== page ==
Dr Sam Linton, GDPR Practitioner and experienced VCS manager, of Aeonian Projects, shares advice and guidance for collecting and storing customer data.

In the pub or leisure trade and dealing with track and trace? Government guidance says you should assist the NHS Test and Trace service by keeping a record of your customers and visitors.

Going to be keeping more information about people than usual? Here are some things to consider:

Privacy – If you don’t already, you need to tell people why you are collecting their information, what you are going to use it for, who you might share it with and how long you are going to keep it. You may need a privacy statement if you don’t have one or you may need to update your existing information. Remember you cannot use the information you gather for marketing, or any other reason unless you have collected specific consent to do so.

The following information should be collected by the venue, where possible:

  • staff
    • the names of staff who work at the premises
    • a contact phone number for each member of staff
    • the dates and times that staff are at work
  • customers and visitors
    • the name of the customer or visitor. If there is more than one person, then you can record the name of the ‘lead member’ of the group and the number of people in the group
    • a contact phone number for each customer or visitor, or for the lead member of a group of people
    • date of visit, arrival time and, where possible, departure time
    • if a customer will interact with only one member of staff (e.g. a hairdresser), the name of the assigned staff member should be recorded alongside the name of the customer

No additional data should be collected for the Test and Trace service.

Security – How will you keep information secure? Who will see the information – do all your staff need to see everyone’s details? Make sure you have procedures for accessing the information and that you have secure passwords if you are using an app. How will you store paper-based information? If you intend people to sign in then you should consider infection risk as well as how you will prevent people from seeing each other’s information. Consider things such as using a small order pad to take individual details rather than a pad that list details of many people; the chits could be stored securely in envelopes by date.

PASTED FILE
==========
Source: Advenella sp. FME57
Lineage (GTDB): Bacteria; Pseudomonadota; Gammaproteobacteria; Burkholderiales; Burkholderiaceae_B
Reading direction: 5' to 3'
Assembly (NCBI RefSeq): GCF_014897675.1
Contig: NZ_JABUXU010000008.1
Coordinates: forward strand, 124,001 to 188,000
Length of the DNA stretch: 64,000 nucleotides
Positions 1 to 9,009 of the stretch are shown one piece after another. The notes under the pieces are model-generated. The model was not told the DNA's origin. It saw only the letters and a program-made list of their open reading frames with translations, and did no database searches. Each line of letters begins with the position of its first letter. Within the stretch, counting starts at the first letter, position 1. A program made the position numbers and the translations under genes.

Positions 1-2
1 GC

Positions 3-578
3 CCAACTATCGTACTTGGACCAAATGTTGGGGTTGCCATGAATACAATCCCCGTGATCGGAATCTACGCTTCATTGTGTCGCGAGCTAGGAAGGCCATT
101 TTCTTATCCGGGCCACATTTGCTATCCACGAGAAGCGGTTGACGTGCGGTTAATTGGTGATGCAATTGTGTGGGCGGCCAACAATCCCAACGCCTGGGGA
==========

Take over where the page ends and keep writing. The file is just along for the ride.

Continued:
Retention – How long do you need to keep the information? Current guidelines say you should keep the details for 21 days to provide to NHS Test and Trace if necessary. Make sure you have a procedure for securely deleting / destroying the information after this time. It may be a good time to invest in a shredder if you don’t already have one. If you’re using an app such as evePASS, check when the data will be deleted (for example evePASS says it’s 30 days which would be acceptable).

Scams – make sure you and your staff are on the lookout for scams appearing to be from NHS Test and Trace trying to get the customer data. Check email and website domain names to make sure they come from a legitimate source – if you’re not sure then DON’T send information or click on links. You can report suspicious emails via the National Cyber Security Centre (NCSC)

Contact tracers will:

Processing – If you are taking bookings though an app, check that information is not stored or otherwise processed outside of Europe or you may need to check you have special clauses to protect the information

Additional information – https://www.gov.uk/guidance/working-safely-during-coronavirus-covid-19/restaurants-offering-takeaway-or-delivery

Share This Story, Choose Your Platform!